Malawi is one of the poorest countries in Africa and we wanted to do something positive whilst visiting. We asked the agents we travelled with, Central African Wilderness Safaris, to include a couple of schools they support in our itinerary.
We were there for the month of September, but as the new school term didn’t start until the 18th, our first visit was to Taonga Community Based Organization Orphan Centre. We were greeted by Judith and her husband, Barnabas, who ran the orphanage for up to 15 children, orphaned through HIV. In the office, photos charted progress from a thatched hut, to one with bricks and a corrugated iron roof, thanks to a donation from a UK benefactor. Judith proudly showed certificates proving her training and qualifications. Both talked very loudly, but when we realized they shared their home with the children, it was understandable. The ‘nursery’ for the younger children was a concrete room with a few books. We were shown around their home where the children share two rooms. A young assistant rounded up the children whose ages ranged from a toddler to young teenagers. Judith gave out our offerings, which as well as the school supplies, included cuddly toys for the younger ones given to us by a neighbor. Seeing their excitement and pleasure at even a small note pad and one pen brought a lump to the throat.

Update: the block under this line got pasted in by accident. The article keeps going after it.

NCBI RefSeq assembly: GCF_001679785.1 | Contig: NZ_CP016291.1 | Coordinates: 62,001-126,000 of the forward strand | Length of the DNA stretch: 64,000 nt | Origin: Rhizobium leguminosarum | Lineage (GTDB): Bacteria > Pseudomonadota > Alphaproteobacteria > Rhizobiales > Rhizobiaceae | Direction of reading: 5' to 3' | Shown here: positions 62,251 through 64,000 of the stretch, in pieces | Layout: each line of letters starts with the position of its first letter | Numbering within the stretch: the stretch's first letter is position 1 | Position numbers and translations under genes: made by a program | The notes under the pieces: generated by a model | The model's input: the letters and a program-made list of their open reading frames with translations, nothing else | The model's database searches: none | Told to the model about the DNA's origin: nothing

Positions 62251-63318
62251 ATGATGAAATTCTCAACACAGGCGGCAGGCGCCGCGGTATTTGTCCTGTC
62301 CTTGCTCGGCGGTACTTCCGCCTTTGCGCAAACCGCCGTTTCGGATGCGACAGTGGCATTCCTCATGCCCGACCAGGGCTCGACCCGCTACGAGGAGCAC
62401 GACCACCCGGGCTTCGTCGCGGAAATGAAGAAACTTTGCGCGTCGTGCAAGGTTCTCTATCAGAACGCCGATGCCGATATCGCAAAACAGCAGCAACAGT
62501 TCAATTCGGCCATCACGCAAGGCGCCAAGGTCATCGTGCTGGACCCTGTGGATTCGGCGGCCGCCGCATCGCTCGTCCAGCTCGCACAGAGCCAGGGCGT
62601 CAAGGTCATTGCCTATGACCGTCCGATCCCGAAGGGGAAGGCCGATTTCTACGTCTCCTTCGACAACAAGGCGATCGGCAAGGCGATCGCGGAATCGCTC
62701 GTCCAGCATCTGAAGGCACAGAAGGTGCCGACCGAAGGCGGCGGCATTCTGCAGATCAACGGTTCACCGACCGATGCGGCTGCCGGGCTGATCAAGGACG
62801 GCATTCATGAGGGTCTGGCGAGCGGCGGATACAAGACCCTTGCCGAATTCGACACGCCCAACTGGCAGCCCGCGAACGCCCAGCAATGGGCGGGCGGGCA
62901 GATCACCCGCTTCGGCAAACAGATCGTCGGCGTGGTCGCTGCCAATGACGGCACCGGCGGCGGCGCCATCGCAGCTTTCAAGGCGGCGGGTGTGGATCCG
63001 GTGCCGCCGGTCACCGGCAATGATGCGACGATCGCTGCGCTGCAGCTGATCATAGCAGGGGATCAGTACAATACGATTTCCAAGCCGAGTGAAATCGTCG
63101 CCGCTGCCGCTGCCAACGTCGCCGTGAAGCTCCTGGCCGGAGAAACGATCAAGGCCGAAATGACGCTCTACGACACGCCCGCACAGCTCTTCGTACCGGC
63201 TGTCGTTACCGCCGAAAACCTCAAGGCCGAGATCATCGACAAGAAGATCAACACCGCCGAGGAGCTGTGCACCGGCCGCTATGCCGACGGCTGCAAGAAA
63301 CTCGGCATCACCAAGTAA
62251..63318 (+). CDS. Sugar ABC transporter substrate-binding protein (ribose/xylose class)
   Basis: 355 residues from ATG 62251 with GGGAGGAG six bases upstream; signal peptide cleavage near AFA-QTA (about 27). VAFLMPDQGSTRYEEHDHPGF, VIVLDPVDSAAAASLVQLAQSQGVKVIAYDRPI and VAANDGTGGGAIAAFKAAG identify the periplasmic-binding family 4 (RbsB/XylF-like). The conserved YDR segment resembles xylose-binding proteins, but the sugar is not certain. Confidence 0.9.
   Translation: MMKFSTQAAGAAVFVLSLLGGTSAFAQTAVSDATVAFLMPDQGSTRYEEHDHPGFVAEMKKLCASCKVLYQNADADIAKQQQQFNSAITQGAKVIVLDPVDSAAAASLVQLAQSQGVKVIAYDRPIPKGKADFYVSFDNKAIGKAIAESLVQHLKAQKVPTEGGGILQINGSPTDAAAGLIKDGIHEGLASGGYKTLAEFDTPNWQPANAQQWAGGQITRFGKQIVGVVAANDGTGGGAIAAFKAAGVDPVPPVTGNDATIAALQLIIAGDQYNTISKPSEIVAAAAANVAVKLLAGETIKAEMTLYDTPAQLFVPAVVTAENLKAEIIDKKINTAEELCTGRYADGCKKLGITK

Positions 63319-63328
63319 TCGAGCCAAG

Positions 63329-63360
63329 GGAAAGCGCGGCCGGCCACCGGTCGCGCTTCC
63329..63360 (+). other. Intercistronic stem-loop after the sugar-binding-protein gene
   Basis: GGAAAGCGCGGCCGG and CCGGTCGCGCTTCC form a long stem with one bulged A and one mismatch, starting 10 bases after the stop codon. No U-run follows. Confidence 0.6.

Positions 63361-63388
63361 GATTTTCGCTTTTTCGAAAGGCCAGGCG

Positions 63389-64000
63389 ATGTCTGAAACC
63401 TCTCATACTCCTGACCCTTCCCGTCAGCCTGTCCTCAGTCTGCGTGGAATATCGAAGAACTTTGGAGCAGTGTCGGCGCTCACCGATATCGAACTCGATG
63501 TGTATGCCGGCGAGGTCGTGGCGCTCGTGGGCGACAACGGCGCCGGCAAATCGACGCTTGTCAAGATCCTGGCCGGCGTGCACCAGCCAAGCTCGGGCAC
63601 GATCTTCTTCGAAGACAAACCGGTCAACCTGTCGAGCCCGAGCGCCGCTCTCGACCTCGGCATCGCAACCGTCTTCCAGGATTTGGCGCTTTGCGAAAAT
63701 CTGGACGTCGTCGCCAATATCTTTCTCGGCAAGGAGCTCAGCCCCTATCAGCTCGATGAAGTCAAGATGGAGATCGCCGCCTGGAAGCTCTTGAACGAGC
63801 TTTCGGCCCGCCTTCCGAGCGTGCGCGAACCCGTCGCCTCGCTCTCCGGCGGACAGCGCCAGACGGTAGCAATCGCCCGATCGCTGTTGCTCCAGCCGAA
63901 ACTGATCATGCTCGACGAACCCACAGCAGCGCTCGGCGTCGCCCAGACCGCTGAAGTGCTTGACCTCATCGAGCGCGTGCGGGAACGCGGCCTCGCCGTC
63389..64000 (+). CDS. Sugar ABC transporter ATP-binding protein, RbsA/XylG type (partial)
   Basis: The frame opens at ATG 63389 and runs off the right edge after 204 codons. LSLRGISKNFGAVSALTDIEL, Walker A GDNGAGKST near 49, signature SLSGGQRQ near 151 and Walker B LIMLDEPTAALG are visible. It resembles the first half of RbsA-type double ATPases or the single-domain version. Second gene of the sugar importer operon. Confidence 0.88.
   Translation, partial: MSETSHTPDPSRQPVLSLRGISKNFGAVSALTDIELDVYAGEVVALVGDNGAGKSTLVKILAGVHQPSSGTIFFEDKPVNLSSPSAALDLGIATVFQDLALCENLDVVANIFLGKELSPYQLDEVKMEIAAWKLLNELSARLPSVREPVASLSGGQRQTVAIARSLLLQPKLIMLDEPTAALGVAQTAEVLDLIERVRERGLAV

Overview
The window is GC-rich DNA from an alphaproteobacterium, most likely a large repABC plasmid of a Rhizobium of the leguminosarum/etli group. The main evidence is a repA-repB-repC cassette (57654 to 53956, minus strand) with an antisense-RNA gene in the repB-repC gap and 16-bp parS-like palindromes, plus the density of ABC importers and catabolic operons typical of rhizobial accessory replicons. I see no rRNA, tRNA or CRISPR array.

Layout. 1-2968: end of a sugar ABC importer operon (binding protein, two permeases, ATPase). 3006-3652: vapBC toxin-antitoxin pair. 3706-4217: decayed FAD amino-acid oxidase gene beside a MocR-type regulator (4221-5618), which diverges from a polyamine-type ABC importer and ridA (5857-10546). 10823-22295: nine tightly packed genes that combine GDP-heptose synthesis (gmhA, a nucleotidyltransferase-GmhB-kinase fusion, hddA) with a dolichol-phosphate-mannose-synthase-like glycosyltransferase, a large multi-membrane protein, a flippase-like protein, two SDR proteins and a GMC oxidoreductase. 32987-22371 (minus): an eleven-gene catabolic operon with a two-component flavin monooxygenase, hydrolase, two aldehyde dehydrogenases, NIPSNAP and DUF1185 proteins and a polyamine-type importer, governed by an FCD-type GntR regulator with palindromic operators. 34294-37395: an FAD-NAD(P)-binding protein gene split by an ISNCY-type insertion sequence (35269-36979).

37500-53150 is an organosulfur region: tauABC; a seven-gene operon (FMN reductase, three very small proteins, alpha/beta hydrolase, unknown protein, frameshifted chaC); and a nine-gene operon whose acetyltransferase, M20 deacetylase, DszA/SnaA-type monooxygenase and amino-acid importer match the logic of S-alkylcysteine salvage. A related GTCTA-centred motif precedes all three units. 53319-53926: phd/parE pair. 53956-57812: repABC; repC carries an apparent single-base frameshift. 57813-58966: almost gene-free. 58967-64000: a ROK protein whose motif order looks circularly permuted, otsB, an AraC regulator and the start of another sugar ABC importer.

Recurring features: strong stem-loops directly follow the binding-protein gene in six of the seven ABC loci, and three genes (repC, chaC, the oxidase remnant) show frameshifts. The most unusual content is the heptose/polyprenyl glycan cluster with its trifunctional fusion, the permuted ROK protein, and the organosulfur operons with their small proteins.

Mvuu Lodge supports Nanthomba Full Primary School. Abel, the headmaster, greeted us in his office with its walls full of immaculately handwritten charts showing exam results and lots of other information. Our visit coincided with that of Jillian Woolstein, an American who established the school, and her elderly mother. The latter had laid the first brick when the school was transformed from the shade of a tree to the modern structure it is today.
The school caters for 1000+ children from the age of six (standard 1) to standard 8 when an exam determines whether they enter secondary education. Classrooms were full, with up to 50 pupils sharing desks, some bearing a donor’s name. They all stood when we arrived and shouted out ‘Good Morning’ as English is the school language: the noise was deafening. We were also shown the well-stocked library, kitchen, and area where after-school meals are served and the garden where children are taught to grow vegetables which are then sold. Our bag of stationary seemed like a drop in the ocean given the size of the school, but it was warmly received by Abel who assured us it would be shared amongst the neediest children.